In Mississippi the law allows for both non-judicial and judicial foreclosures. A judicial foreclosure only takes place when the security instrument is a mortgage; essentially this is legal document which makes use of the property to secure the loan.
Most property in Mississippi is purchased where the title remains with the Trustees until such time as the underlying loan has been paid in full. This makes it in the majority a “lien theory” state. When a “power of sale” clause is not used in a loan agreement if a property is purchased through a loan vehicle, the judicial process of foreclosure has to be undertaken. When this is the case the lender does not have to petition the court to sell the property to recover their debt.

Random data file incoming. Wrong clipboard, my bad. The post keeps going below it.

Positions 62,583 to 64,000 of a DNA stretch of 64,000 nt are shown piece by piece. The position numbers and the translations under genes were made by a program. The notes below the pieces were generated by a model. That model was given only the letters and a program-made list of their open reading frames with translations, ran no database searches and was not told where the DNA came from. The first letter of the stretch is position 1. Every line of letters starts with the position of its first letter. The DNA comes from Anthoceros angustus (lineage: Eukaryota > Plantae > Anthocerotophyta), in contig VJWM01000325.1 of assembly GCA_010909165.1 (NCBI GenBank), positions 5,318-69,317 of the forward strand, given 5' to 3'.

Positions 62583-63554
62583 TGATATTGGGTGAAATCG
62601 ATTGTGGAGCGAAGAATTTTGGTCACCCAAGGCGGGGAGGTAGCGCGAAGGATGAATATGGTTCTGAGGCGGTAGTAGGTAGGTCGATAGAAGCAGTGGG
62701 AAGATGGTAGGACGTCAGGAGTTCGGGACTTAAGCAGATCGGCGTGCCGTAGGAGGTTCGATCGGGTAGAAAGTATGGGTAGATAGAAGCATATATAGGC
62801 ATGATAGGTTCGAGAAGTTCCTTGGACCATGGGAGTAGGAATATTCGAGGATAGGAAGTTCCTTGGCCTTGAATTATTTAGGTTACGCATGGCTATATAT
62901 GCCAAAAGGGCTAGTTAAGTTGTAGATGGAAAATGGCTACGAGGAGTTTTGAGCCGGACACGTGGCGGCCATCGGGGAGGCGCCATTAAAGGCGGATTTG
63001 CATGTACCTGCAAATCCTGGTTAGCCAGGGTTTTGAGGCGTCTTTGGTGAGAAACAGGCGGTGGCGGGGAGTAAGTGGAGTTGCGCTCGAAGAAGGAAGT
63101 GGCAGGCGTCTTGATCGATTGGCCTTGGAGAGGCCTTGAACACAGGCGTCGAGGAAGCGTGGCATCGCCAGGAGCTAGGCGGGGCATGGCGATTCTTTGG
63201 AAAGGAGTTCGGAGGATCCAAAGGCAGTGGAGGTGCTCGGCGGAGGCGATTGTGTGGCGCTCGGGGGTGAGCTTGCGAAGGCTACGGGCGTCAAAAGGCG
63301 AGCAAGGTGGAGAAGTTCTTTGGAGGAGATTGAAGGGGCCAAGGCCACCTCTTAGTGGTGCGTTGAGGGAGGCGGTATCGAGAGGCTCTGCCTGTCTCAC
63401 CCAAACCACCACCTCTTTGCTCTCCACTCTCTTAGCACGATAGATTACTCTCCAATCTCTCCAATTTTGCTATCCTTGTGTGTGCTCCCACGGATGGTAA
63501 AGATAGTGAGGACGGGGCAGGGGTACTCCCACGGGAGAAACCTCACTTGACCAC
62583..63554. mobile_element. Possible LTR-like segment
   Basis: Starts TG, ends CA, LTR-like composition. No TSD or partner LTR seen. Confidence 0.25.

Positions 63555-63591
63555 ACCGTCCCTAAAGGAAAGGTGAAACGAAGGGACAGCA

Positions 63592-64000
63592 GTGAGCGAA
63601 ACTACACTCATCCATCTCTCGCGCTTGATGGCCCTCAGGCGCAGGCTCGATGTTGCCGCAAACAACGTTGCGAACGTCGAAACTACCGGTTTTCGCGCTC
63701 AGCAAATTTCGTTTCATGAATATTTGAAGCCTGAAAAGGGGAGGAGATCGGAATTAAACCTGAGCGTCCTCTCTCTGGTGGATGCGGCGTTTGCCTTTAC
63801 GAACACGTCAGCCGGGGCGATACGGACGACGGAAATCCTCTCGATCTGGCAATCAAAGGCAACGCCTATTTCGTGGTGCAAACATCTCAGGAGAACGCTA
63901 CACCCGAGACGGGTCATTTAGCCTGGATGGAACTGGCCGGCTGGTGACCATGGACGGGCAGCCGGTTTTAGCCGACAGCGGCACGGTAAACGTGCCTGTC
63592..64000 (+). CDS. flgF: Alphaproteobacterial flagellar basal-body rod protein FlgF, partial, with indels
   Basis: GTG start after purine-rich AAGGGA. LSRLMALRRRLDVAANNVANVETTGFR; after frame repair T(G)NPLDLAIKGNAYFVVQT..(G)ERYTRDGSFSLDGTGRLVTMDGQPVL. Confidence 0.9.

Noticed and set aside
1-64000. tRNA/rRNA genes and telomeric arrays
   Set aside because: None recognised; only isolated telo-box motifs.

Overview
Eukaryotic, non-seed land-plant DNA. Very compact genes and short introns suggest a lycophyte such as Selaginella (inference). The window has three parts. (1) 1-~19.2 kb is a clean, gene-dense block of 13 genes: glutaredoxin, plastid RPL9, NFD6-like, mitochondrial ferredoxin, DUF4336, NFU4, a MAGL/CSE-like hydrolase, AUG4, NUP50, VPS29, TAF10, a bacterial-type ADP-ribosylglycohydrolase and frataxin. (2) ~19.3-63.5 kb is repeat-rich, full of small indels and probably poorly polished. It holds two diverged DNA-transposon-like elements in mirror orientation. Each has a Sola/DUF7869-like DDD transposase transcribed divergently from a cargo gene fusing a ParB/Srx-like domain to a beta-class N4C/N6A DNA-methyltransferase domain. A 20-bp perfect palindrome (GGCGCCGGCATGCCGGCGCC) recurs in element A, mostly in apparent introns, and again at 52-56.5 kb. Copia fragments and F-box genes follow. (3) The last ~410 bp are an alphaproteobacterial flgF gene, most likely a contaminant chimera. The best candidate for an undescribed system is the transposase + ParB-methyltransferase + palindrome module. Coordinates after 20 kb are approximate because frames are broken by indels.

The beauty of allowing non-judicial foreclosure to take place is that the process is much faster and it costs less for all parties. However some states believe that if a foreclosure is not processed through the court, matters can get out of control and home owners may be prejudiced, not in Mississippi however. Some power of sale processes are very detailed and every detail has to be stringently adhered to, if they are not the home owner could claim that the sale was invalid, and this opens the doors to rights of redemption, or complete cancellation of the foreclosure.
The only way to stop a foreclosure is for the home owner to pay back the full delinquent amount and bring the loan current. Once the foreclosure sale has been held and the property sold, Mississippi home owners do have rights of redemption in a judicial foreclosure, but not in the non-judicial process. By the same token deficiency judgments are also not allowed. The bank must sell the property for a price to cover all costs.